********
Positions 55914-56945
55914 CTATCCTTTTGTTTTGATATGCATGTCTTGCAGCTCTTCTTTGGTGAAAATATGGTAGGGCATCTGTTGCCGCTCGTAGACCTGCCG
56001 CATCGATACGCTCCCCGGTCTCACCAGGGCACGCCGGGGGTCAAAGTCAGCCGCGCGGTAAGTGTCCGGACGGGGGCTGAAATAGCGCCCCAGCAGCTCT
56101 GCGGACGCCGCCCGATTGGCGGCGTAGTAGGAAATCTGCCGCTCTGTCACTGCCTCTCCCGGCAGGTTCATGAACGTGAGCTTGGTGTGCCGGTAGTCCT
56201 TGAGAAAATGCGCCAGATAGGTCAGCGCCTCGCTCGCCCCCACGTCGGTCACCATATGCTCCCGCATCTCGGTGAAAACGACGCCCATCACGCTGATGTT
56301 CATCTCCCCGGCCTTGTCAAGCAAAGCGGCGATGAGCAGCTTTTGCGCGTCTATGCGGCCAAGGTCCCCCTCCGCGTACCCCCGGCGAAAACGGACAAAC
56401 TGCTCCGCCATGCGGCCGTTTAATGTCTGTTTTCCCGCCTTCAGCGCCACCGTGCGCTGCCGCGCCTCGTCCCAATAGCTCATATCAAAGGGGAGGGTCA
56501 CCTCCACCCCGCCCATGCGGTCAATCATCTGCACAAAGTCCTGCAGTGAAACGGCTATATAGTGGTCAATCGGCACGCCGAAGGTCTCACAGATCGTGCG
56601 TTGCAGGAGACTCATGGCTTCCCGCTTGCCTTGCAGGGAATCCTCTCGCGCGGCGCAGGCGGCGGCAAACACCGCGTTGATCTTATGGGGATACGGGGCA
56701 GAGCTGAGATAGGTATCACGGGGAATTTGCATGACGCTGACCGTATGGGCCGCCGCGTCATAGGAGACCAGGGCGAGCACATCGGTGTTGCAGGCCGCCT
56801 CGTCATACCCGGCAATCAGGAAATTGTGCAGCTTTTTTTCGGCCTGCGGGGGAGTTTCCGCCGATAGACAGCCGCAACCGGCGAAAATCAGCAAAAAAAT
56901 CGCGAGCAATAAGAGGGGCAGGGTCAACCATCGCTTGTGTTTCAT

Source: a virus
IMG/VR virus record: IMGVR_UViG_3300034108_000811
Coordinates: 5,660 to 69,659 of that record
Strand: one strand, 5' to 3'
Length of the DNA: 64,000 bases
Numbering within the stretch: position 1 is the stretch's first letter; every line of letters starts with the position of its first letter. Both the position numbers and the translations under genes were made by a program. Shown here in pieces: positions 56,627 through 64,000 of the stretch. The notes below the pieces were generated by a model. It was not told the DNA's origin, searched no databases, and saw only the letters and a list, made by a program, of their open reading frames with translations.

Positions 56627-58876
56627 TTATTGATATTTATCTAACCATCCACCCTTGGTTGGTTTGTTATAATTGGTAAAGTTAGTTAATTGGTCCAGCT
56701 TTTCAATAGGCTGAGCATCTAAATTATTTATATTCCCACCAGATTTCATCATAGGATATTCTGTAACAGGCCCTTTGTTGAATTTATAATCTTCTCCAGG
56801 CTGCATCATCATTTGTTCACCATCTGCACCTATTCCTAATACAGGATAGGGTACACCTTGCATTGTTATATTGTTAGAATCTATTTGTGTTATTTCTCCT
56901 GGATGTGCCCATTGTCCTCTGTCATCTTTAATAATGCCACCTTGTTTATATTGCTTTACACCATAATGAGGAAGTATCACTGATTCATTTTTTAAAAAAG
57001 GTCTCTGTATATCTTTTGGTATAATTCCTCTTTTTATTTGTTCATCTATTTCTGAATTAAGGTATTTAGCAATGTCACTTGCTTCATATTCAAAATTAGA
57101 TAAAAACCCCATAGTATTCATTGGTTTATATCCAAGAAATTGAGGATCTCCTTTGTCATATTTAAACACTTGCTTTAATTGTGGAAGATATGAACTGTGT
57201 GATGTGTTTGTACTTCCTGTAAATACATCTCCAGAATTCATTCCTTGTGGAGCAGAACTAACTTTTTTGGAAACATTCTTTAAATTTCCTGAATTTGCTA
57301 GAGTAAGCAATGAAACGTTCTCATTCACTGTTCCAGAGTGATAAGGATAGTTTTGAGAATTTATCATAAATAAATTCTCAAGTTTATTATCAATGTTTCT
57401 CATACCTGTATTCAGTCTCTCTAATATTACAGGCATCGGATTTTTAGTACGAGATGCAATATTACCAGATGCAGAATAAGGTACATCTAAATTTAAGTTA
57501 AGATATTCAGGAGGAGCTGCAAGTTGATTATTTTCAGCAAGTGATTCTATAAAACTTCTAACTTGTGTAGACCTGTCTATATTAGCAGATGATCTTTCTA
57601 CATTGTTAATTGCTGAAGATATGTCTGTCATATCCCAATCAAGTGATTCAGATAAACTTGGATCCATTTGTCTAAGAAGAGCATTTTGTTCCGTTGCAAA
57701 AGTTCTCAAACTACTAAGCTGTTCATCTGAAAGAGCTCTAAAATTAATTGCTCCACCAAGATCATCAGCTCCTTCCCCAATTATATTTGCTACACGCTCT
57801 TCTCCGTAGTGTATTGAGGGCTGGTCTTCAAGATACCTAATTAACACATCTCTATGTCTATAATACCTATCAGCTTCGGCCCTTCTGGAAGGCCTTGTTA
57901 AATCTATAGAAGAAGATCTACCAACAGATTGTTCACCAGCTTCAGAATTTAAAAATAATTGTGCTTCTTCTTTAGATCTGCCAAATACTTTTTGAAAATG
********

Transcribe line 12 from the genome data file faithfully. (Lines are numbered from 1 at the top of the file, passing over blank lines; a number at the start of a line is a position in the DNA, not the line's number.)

56901 CGCGAGCAATAAGAGGGGCAGGGTCAACCATCGCTTGTGTTTCAT